She nodded, recognising herself, and he led her out of the room and down an unfamiliar corridor. She could feel herself losing consciousness. There was something she had to ask him. That was all she could remember.
‘The Chateau,’ she said, slurring her words. ‘Who owns the Chateau?’
‘Can’t you guess?’ L’lndex said.
He brought her into the ballroom, where they were all waiting for her. Hundreds of people were waiting for her. She smiled weakly and said, ‘What now? Can I please sit down?’
‘These gatherings happen only rarely,’ L’Index said. ‘The entire Encyclopaedia is not often assembled together in one place and so our lives take on true meaning only at these moments. I can assure you that what is about to follow will transcend all your previous experiences of physical gratification. For you, this will be the ultimate, most beautiful defilement. I promise.’
He sat her down in a heavy wooden chair.
‘I envy you so much,’ he said. ‘I’m only the Index, you see. The mysteries and abominations of the flesh are denied to me.’
He pulled a strap across her arms, tugged it tight and buckled it.
‘What are you doing?’ she said. ‘Is this the Punishment Chair? It’s not, is it?’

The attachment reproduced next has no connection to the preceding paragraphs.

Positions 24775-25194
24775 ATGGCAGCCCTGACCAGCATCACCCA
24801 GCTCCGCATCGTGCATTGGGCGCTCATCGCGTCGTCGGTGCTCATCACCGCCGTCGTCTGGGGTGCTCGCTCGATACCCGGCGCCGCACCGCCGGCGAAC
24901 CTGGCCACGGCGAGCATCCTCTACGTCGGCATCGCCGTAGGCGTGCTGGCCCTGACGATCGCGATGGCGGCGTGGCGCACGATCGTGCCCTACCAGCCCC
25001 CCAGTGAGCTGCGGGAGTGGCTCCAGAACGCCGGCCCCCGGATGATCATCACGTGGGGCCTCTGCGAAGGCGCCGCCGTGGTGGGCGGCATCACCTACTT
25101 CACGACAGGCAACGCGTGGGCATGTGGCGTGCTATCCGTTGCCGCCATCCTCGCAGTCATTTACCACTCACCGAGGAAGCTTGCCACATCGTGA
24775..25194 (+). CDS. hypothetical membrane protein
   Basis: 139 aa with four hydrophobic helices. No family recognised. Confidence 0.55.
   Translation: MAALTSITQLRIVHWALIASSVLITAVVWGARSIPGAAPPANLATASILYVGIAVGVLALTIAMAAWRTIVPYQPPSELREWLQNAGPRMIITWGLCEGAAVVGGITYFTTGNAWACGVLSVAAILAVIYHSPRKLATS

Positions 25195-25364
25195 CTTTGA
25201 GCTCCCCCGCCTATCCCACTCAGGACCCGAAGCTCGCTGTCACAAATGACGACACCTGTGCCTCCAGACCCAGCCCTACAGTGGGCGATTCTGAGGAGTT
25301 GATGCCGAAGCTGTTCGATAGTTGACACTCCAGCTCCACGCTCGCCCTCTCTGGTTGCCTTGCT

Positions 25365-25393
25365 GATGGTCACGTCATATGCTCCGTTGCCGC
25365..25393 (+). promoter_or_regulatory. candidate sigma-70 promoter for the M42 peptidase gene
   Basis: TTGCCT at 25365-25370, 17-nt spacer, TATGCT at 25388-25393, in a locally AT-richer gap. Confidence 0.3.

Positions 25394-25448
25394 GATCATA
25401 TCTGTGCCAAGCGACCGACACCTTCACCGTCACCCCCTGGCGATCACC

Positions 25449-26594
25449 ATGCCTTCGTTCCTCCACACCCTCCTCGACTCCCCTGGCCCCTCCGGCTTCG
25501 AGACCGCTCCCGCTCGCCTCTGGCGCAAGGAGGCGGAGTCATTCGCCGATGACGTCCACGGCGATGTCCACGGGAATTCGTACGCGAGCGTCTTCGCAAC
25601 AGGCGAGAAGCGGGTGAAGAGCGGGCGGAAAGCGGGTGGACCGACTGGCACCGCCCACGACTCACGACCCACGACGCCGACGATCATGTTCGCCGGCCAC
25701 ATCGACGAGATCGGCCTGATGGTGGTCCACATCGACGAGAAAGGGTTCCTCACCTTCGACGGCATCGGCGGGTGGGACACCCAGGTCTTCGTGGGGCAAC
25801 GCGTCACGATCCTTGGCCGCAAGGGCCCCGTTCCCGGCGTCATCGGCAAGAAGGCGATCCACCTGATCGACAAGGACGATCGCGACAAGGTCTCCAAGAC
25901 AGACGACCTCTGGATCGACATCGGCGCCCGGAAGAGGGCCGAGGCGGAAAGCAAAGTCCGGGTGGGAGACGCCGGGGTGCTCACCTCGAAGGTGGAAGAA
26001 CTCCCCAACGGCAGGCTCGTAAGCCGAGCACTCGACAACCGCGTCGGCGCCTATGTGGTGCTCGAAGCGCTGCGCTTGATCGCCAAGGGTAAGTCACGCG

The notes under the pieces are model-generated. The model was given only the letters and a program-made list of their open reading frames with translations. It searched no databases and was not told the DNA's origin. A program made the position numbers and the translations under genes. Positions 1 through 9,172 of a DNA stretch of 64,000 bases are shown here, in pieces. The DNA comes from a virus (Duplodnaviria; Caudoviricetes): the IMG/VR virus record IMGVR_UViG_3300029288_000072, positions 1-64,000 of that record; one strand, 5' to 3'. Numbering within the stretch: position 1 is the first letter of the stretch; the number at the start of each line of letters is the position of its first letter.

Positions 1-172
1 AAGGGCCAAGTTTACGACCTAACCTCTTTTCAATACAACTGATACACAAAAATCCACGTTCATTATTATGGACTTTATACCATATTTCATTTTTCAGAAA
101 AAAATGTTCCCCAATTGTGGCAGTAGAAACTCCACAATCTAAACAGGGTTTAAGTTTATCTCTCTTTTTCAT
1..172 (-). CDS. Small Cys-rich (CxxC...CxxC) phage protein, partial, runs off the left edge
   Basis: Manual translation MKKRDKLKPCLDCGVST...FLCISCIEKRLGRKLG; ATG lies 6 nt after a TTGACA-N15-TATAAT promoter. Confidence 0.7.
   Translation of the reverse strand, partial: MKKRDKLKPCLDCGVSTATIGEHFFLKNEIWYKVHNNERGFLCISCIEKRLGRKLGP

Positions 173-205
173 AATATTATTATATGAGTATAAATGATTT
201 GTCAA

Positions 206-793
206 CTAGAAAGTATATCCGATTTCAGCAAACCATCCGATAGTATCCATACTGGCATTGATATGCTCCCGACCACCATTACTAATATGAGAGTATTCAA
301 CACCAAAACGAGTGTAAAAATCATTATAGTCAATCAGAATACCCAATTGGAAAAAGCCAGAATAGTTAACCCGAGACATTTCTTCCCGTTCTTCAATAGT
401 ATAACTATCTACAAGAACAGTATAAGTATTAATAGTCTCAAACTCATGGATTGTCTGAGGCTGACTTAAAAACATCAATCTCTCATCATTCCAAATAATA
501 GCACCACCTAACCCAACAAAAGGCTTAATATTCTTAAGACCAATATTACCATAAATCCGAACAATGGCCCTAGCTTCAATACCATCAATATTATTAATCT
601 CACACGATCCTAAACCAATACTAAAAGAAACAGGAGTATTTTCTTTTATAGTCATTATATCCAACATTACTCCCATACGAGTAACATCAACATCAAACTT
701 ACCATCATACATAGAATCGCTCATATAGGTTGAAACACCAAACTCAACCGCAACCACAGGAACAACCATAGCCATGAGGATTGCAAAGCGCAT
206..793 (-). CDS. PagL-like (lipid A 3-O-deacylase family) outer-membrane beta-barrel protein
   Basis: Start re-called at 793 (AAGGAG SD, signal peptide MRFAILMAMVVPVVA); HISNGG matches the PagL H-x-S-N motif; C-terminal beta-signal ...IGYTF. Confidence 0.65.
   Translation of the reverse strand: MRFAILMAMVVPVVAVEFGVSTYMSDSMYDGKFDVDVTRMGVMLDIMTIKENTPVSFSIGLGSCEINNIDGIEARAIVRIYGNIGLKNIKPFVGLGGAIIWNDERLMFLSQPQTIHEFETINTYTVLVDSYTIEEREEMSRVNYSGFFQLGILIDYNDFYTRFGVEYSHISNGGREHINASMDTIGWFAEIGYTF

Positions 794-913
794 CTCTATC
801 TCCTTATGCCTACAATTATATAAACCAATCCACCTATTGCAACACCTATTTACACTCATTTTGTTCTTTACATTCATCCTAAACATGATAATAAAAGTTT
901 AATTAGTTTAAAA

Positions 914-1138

She began to panic now as he clamped her ankles to the legs of the chair. The Encyclopaedia was arranging itself into a circle again. Footsteps sounded down the corridor.
‘This is the Chair of Final Submission,’ L’lndex said. ‘Goodbye my love.’
And he clamped her head back.
‘Oh no,’ she said. ‘Wait. Don’t . . .’
A clumsy bolt and bit arrangement was thrust into her mouth, chipping a tooth and reducing her words to infantile sobs and gobblings.
The footsteps advanced and the Encyclopaedia parted to make a passage. Shiny steel chinked slyly in a leather bag. L’lndex leaned over and whispered in her ear.
‘Remember, you may always consult me.’
She bucked and slammed in the chair but it was fixed to the floor by heavy bolts.
‘Oh my sweet,’ L’Index said. ‘Don’t lose heart now. Remember what you were: alone, lonely and discontented. You will never be lonely again.’ His breath stank of peppermint and sperm. ‘Now you can pass into a new world where nothing is forbidden but virtue.’ A bag snapped open. A needle was withdrawn. It rang faintly, eight inches long.
‘Give yourself up now to the world of the Braille Encyclopaedia! Knowledge shared only by these few, never communicated. Knowledge gained by sense of touch alone.’
And she finally understood then, just before the needles punctured her ear-drums. Her bladder and her bowels let go and the odours of her own chemical wastes were the last things she smelled before they destroyed that sense also. Finally her tongue was amputated and given to the angel to play with.
‘Now go,’ L’Index said, unheard. There was sadness in his voice. His tragedy was to be forever excluded from the Empire of the Senseless. ‘Join the Encyclopaedia.’
Released from the chair, The Meat Chamber stumbled into the arms of her fellow entries in the Braille Encyclopaedia. Bodies fell together. Blind hands stroked sensitised skin. They embraced her and licked her wounds and made her welcome.
She screamed for a very long time but only one person there heard her. Finally she stopped, exhausted.
And then she began to read.
And read.
And read.